Internet users in Bangladesh will face interruption as the country is going to face around 60 Gigabyte per-second internet bandwidth shortage for three days from tomorrow during maintenance work of first submarine cable.
The internet bandwidth shortage is obvious during the maintenance work as the authorities concerned are yet to use capacity of the second submarine cable, officials concerned say.
The Bangladesh Submarine Cable Company Limited has informed Bangladesh Telecommunication Regulatory Commission that the maintenance work of the first submarine cable will be carried out in September 21-23, meaning that the internet bandwidth of the cable could not be used during the period.
Presently, the BSCCL, a state-owned entity, has capacity to provide 500 Gbps internet bandwidth including 300 Gbps from first submarine cable and another 200 Gbps from the second submarine cable.
For the maintenance of the first submarine cable, the internet bandwidth allocation capacity of the BSCCL will decline to 200 Gbps.
According to BTRC data, total internet allocation for the country’s users was recorded at 440 Gbps in July this year.
Of the demand, BSCCL meet up the requirement for around 260 Gbps, while International Terrestrial Cable operators provide rest 180 Gbps internet bandwidth.
Once the maintenance work begins, a deficit of 60 Gbps internet bandwidth will be created, meaning users will face interruption in conducting their work.
Internet service providers say such interruption may create severe problem for the ecommerce business and online-based services.
They say such interruption could be avoided easily by ensuring transmission of the bandwidth of second submarine cable that allows Bangladesh to use up to 1,500 Gbps internet bandwidth which was far higher than the country’s demand.
Internet Service Providers Association of Bangladesh general secretary Emdadul Haque told New Age on Tuesday that there would be two types of problem during the maintenance work of the first submarine cable.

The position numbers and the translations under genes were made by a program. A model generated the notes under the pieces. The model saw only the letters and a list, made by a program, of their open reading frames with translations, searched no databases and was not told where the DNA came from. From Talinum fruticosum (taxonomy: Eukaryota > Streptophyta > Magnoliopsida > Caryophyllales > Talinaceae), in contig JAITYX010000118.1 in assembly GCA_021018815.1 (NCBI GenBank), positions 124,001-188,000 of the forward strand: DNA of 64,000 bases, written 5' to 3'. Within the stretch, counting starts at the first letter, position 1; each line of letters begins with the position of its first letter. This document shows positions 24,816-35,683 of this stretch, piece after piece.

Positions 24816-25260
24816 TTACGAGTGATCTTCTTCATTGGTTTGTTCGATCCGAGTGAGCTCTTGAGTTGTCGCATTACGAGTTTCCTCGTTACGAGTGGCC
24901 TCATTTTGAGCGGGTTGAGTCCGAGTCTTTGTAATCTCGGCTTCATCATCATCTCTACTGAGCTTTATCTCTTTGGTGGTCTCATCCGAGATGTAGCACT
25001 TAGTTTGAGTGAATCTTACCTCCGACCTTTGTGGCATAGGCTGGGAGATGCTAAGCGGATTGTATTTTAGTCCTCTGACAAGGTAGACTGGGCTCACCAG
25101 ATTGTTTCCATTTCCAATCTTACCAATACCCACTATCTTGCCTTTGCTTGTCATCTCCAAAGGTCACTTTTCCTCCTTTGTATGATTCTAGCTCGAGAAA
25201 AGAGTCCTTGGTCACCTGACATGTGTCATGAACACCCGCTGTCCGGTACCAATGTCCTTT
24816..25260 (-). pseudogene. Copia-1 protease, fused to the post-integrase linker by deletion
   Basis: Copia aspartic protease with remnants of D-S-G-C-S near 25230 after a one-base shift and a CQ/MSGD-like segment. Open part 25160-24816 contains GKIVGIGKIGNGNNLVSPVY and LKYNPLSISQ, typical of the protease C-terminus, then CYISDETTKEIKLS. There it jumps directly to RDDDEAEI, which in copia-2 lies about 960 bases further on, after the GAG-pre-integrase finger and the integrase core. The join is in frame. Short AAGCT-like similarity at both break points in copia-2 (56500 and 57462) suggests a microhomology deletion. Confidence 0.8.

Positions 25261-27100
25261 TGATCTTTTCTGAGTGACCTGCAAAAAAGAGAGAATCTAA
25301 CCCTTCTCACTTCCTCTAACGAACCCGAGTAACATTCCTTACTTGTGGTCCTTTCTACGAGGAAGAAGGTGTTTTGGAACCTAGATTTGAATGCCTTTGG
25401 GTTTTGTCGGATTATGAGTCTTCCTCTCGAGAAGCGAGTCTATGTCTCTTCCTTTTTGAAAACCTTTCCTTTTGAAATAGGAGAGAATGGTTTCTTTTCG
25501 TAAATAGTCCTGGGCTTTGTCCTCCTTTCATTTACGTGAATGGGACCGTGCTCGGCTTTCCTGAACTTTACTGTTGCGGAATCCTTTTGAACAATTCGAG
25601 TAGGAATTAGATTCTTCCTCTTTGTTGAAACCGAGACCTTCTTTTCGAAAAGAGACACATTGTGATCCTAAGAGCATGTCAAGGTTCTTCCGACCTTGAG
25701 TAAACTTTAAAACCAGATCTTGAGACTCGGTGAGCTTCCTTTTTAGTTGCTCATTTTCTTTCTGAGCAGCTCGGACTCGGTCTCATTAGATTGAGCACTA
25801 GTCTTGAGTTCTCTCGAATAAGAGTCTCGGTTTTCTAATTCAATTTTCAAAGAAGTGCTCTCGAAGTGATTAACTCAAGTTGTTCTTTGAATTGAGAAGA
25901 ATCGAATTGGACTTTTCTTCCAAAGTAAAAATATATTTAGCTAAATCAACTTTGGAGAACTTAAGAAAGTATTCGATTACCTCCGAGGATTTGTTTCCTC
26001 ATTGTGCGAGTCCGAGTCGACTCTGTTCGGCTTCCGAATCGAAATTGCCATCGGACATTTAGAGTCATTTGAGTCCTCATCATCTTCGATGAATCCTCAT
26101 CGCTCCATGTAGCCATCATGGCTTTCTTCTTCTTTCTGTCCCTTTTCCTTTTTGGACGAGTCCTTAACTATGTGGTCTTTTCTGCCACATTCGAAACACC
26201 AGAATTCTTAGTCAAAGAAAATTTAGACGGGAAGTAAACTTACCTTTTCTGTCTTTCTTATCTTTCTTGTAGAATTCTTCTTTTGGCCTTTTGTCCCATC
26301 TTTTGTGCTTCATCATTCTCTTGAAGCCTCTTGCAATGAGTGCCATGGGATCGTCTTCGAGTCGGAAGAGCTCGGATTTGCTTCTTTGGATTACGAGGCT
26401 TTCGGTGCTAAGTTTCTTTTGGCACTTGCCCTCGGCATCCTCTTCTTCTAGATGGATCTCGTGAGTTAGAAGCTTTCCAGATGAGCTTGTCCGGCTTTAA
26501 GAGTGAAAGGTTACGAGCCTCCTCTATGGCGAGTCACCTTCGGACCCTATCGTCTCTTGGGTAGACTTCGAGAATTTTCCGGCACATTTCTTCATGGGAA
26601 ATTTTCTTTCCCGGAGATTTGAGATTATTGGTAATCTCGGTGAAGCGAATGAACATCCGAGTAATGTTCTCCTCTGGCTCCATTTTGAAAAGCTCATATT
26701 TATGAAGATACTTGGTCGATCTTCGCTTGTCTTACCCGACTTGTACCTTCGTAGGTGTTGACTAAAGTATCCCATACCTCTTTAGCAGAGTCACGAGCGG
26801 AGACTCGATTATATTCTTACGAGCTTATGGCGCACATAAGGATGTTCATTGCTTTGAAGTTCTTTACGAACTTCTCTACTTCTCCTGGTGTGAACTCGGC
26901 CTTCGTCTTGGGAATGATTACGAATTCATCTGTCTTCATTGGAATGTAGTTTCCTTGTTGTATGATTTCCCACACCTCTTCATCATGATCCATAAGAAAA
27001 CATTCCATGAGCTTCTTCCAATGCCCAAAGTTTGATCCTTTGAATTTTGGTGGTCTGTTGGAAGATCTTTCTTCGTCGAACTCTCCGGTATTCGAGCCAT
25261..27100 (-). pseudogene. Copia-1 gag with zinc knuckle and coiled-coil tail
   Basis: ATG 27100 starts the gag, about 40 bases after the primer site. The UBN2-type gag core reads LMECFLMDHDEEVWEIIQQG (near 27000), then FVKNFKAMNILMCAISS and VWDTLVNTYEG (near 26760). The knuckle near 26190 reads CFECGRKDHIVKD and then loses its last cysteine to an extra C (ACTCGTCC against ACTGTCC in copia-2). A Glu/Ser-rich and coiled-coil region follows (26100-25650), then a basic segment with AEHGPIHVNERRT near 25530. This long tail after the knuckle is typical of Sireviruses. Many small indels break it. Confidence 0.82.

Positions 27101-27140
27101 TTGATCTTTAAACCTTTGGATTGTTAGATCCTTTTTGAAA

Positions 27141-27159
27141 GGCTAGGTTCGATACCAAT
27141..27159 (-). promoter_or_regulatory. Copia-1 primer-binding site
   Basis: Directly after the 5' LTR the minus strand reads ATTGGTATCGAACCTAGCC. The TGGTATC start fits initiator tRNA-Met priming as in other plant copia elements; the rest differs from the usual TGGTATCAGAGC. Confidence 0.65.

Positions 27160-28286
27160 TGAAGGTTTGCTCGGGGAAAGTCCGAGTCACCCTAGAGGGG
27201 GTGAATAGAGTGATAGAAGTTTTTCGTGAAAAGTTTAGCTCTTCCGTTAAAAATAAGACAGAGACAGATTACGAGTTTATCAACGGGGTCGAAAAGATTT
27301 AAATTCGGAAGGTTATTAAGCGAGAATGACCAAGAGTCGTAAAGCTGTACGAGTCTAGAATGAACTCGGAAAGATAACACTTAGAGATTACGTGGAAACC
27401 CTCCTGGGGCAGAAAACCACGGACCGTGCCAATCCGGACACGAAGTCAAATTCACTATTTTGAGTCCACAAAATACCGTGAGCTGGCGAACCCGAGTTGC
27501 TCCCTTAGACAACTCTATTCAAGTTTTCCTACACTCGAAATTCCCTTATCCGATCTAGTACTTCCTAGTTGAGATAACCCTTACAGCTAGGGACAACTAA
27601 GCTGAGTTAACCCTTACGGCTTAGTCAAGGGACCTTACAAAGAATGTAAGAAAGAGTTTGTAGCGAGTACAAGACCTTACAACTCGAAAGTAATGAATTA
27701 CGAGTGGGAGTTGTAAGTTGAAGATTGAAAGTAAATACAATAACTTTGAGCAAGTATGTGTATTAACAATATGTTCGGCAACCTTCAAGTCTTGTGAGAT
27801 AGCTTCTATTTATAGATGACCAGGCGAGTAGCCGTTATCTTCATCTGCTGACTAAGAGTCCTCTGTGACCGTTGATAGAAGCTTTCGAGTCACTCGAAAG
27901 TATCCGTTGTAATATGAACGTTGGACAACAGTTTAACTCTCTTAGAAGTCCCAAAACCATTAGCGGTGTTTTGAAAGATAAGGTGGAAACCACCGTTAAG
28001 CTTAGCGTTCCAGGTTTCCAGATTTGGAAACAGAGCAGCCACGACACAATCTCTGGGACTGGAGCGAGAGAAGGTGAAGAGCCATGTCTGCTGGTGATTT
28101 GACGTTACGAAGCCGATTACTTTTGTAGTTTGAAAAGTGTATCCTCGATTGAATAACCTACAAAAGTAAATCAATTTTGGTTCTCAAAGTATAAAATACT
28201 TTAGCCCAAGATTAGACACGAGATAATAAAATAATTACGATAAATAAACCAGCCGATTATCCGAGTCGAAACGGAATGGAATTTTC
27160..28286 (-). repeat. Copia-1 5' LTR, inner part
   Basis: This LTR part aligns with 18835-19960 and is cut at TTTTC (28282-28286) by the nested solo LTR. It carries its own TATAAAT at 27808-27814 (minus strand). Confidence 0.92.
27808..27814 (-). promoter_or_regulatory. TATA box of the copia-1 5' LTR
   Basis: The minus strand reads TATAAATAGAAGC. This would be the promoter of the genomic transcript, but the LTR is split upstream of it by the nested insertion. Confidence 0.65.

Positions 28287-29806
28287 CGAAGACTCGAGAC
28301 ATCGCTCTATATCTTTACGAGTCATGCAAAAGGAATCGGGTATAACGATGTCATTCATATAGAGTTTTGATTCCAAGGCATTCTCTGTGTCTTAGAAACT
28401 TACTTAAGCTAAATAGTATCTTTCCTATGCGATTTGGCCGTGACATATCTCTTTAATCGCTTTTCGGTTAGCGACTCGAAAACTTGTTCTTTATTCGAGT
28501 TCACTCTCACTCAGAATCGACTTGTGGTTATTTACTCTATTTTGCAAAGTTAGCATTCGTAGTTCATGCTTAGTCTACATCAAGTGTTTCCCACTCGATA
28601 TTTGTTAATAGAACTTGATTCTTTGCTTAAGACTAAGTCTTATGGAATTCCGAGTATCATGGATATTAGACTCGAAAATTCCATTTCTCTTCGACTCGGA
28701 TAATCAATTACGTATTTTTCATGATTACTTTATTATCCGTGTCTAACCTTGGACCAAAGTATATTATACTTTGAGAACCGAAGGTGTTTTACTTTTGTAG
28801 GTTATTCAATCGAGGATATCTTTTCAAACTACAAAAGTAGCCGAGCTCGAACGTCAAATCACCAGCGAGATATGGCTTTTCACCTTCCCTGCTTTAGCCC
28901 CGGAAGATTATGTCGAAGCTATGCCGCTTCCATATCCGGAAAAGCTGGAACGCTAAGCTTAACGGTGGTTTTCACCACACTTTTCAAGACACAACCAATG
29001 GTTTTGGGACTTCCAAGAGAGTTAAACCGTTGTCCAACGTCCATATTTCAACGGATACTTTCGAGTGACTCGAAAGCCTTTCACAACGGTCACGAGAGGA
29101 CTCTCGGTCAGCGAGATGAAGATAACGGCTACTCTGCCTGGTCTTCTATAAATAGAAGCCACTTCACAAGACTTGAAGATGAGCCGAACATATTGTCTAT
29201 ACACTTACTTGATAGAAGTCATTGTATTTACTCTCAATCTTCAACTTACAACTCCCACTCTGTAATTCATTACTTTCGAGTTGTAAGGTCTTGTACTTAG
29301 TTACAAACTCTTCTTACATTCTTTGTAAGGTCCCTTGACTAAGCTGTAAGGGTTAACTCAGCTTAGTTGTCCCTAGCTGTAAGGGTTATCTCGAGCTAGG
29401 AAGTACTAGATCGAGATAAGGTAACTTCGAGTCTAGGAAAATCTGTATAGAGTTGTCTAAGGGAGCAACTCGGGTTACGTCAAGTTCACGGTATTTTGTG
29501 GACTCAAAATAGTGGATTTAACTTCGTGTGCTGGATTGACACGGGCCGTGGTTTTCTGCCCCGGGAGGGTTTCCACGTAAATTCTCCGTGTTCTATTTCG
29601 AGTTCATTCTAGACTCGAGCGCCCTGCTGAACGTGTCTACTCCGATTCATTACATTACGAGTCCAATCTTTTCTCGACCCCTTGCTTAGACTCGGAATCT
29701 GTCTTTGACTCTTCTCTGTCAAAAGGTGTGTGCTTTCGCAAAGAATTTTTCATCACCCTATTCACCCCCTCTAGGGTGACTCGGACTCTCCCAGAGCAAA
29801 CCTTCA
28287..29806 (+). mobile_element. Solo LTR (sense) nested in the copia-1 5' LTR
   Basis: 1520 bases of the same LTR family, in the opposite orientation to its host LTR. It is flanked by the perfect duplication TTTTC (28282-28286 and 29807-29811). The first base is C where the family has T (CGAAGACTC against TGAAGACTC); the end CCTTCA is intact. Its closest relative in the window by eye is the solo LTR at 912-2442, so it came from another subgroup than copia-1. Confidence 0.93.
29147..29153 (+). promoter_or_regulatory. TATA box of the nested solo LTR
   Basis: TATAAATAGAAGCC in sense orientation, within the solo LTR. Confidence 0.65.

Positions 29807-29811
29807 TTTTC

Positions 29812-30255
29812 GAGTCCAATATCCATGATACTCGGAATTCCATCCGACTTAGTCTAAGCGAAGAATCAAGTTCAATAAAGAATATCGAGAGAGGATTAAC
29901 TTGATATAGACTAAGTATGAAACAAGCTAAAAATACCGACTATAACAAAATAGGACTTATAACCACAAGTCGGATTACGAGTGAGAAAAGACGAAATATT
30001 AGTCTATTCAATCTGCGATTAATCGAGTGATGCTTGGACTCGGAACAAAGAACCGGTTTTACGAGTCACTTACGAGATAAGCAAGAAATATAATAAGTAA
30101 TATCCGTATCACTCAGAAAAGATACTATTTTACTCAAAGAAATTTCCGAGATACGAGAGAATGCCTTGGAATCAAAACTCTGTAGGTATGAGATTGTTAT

Firstly, users will experience slow internet speed and high latency connection, and such interruption may affect the e-commerce businesses, freelancing activities and those activities which are mostly dependent on the internet, he said.
If the second submarine cable (SEA-ME-WE 5) is ready for commercial use, such hindrance could be avoided easily, Emdadul added.
It would take at least another six months to ensue utilisation of the 200 Gbps internet bandwidth that has become ready for transmission, the ISPAB general secretary said.
BSCCL managing director Md Monwar Hossain could not be reached despite repeated attempts.
The second submarine cable was launched on September 10, six months after the scheduled time, as the job, awarded to the Bangladesh Telecommunications Company Limited, for linking between the landing station and capital could not be completed within the stipulated time.
Earlier, the government announced inaugurating the commercial use of the cable in March. The inauguration was deferred to July 31. It was delayed further due to the BTCL’s delay to complete its job.
On March 6, 2014, the BSCCL signed a deal with a 19-member consortium of 16 that laid the undersea cable across Southeast Asia, the Middle East, Africa and Europe.
For joining the consortium BSCCL borrowed $ 44 million from the Islamic Development Bank to bear the expenses of the second submarine cable.
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